This may be a bit off subject, but I have been “thinking” quite a lot about Colin’s assertion that sugar can be a major contributor to out of control cholesterol. I said to myself, “Self, you don’t consume a whole lot of sugar and processed foods, but you sure do like your beer and even hard liquors at parties.” I have cut way back on my alcohol consumption. No results to report yet, but it seems to me that alcohol should be considered in the same category as simple sugars and carbs. Maybe Colin could do a little research and article covering how alcohol could be nearly or just as antagonistic as sugar to out of control cholesterol situations.

Christopher Holmes March 3, 2010 at 4:24 pm

Colin,

Since you’ve opened the coop, how about commenting on eggs in the daily diet? What facts (other than the evidence that eggs have been a staple in European and US diets forever) suggest that eggs can be eaten daily? And how do you eat your eggs? No recipes, please. I’m almost 70, what are your thoughts on us older folks?

Colin March 3, 2010 at 9:34 pm

Alex & Christopher:

You two are veering away from the topic of this post, but I’ll throw a bone your way. ;-)

Alex: As it related to cholesterol and lipid profiles, excess alcohol usually leads to higher triglycerides. So if your triglycerides are in line, I’m inclined to think the alcohol isn’t the culprit for you. (But watch your intake anyway and give your liver a break.)

Christopher: The cholesterol in eggs doesn’t cause high cholesterol in the blood any more than drinking water causes water retention.

I either eat my eggs scrambled or a toss a couple in (raw) in my morning smoothie.

Judith Phang April 13, 2010 at 11:38 pm

mmm….I am usually alway trying to read everything I find on cholesterol and have never heard of this scientific evidence/research however, I will continue to moniter my diet in order to keep my LDL down because I do not want to go on meds., or risk the chance of dying from an heart attack now or in my 70′s. Sometimes we have to go with what makes sense to us because some people may be taking medications for other conditions/disease and which might affect how their body react to other conditions such as high cholesterol, lets put it this way most people in their 70′s are already on some sort of meds., anyway and which may help to prolong life.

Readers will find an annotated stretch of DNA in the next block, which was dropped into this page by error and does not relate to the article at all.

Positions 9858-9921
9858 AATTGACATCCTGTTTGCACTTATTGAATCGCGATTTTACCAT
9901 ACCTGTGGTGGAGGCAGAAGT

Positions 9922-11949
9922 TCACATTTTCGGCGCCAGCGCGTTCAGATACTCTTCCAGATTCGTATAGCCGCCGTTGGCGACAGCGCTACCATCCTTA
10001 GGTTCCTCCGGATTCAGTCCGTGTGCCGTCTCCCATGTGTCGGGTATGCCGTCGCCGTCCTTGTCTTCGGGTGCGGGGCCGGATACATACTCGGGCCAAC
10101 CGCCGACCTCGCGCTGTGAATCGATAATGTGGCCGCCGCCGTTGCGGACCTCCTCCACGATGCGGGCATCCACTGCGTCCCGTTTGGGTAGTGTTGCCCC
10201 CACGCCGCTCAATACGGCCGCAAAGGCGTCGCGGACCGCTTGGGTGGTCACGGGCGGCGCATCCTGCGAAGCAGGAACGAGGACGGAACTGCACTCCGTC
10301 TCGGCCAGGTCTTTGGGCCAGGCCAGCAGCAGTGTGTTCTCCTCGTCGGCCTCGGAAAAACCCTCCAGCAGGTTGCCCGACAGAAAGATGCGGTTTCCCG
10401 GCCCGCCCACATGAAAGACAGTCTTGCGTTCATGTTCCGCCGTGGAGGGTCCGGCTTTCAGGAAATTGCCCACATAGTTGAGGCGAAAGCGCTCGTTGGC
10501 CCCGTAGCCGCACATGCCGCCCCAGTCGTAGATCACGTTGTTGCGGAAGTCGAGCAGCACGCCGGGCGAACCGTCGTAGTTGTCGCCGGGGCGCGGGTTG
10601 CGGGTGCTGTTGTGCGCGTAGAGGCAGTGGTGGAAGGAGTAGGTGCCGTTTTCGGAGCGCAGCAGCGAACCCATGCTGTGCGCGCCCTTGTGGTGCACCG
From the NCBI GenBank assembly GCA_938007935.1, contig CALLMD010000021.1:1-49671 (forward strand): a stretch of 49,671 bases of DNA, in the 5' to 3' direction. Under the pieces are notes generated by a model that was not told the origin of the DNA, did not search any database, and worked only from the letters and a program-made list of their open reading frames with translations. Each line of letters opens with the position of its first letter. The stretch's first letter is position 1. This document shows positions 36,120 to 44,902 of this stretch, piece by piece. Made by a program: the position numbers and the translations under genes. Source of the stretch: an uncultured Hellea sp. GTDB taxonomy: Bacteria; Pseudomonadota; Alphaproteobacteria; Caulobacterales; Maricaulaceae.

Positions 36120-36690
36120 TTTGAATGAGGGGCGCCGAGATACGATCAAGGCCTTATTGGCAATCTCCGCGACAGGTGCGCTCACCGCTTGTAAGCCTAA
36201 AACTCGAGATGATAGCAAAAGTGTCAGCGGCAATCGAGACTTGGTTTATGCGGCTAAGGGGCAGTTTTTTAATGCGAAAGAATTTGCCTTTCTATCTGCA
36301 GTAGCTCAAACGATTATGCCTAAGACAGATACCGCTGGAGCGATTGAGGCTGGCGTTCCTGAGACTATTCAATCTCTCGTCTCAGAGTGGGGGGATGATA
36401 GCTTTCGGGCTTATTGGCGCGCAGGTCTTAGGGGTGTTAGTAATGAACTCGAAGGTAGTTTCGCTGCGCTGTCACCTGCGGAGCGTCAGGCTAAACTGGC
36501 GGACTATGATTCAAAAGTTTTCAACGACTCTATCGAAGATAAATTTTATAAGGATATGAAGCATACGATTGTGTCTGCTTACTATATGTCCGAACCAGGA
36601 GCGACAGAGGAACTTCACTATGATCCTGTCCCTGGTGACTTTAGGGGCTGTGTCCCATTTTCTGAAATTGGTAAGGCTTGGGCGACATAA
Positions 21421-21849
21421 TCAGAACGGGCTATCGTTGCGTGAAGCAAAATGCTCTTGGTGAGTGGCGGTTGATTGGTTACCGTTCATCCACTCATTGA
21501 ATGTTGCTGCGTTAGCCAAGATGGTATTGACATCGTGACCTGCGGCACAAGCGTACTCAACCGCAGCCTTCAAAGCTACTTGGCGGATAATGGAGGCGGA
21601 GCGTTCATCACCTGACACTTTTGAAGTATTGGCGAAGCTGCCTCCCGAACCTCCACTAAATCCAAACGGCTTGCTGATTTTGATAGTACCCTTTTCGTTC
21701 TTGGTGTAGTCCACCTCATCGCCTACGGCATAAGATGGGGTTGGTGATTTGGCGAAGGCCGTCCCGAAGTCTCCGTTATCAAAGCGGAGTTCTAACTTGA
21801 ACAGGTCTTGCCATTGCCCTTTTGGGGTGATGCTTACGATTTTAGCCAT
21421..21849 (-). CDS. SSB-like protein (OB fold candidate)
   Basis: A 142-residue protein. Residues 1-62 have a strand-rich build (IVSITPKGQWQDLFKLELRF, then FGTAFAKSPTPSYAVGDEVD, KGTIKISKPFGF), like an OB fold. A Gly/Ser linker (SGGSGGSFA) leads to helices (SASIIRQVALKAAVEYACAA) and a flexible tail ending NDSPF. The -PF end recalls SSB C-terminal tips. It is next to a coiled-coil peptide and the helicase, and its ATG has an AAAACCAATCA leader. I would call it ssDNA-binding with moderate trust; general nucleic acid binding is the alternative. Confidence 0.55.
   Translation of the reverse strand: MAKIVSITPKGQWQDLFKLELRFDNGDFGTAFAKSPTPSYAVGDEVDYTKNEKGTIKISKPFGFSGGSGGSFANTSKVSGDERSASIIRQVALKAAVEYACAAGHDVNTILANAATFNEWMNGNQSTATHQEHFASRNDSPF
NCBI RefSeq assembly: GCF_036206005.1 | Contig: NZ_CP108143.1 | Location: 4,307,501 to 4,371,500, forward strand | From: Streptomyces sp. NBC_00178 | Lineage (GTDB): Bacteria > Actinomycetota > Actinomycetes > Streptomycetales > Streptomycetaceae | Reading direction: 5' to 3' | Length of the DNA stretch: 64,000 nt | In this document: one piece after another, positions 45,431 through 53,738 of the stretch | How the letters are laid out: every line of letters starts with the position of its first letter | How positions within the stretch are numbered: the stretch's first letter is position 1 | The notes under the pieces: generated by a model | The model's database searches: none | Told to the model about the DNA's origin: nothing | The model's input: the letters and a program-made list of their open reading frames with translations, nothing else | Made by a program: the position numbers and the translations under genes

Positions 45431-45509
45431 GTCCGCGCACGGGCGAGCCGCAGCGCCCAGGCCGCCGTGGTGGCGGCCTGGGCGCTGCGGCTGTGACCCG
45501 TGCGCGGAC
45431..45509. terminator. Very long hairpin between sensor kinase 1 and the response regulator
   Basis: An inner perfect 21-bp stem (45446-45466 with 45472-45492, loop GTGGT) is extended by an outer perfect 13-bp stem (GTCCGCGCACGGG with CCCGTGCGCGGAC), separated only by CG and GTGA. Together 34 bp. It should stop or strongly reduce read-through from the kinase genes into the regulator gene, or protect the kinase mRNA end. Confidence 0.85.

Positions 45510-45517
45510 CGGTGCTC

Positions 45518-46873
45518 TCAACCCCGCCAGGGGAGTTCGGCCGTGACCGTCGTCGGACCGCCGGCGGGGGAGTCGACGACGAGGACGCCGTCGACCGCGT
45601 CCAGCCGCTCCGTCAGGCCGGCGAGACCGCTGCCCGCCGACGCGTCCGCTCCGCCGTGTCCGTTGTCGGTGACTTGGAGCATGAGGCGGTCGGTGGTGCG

Colin, your response makes a whole lot of sense.

Jennifer December 28, 2010 at 4:05 am

Please advise me whether I should take the statins my doctor has prescribed for me. My total cholesterol is 278 and my HDL 74, my LDL 179.2, my triglycerides is 124, cholesterol: HDL is 3.76, and my VLDL 24.8. I am a 56 y/o female. I weigh 45 kgs, height 4ft 11 inches and am being treated for TB of the lymph nodes. My cholesterol shot up after the treatment started and has increased steadily every month. Before the treatment it was normal – below 200 mg. I don’t drink or smoke. Should I take the statins? Would be truly grateful for your advice.

Colin December 28, 2010 at 11:07 am

Jennifer, please understand that I cannot and will not dispense medical advice.

I will share that I personally would never – under any circumstance – take a cholesterol lowering drug. The side effects and consequences are too numerous and serious for any perceived benefit. And it’s just way too easy to lower cholesterol with the right diet changes and the right supplements.

But you have to make a decision that YOU are comfortable with … not a decision for me or anyone else.